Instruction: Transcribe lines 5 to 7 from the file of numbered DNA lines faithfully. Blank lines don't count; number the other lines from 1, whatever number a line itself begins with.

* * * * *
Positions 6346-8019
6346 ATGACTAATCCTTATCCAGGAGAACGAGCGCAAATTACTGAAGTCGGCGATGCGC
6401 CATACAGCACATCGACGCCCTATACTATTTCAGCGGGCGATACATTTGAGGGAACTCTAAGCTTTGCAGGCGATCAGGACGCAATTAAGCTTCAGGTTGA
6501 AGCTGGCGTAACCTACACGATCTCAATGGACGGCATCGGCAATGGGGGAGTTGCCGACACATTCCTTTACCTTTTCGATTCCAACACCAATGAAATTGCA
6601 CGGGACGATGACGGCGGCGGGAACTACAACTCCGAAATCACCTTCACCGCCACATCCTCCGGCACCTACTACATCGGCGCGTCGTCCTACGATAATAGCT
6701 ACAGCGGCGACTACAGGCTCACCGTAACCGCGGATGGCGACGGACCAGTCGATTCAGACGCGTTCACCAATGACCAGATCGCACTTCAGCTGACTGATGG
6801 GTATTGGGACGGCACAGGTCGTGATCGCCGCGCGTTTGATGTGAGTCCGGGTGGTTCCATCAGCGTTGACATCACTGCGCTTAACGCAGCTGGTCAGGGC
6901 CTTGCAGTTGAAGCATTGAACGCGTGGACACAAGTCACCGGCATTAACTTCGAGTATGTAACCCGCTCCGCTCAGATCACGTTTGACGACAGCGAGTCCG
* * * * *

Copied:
6601 CGGGACGATGACGGCGGCGGGAACTACAACTCCGAAATCACCTTCACCGCCACATCCTCCGGCACCTACTACATCGGCGCGTCGTCCTACGATAATAGCT
6701 ACAGCGGCGACTACAGGCTCACCGTAACCGCGGATGGCGACGGACCAGTCGATTCAGACGCGTTCACCAATGACCAGATCGCACTTCAGCTGACTGATGG
6801 GTATTGGGACGGCACAGGTCGTGATCGCCGCGCGTTTGATGTGAGTCCGGGTGGTTCCATCAGCGTTGACATCACTGCGCTTAACGCAGCTGGTCAGGGC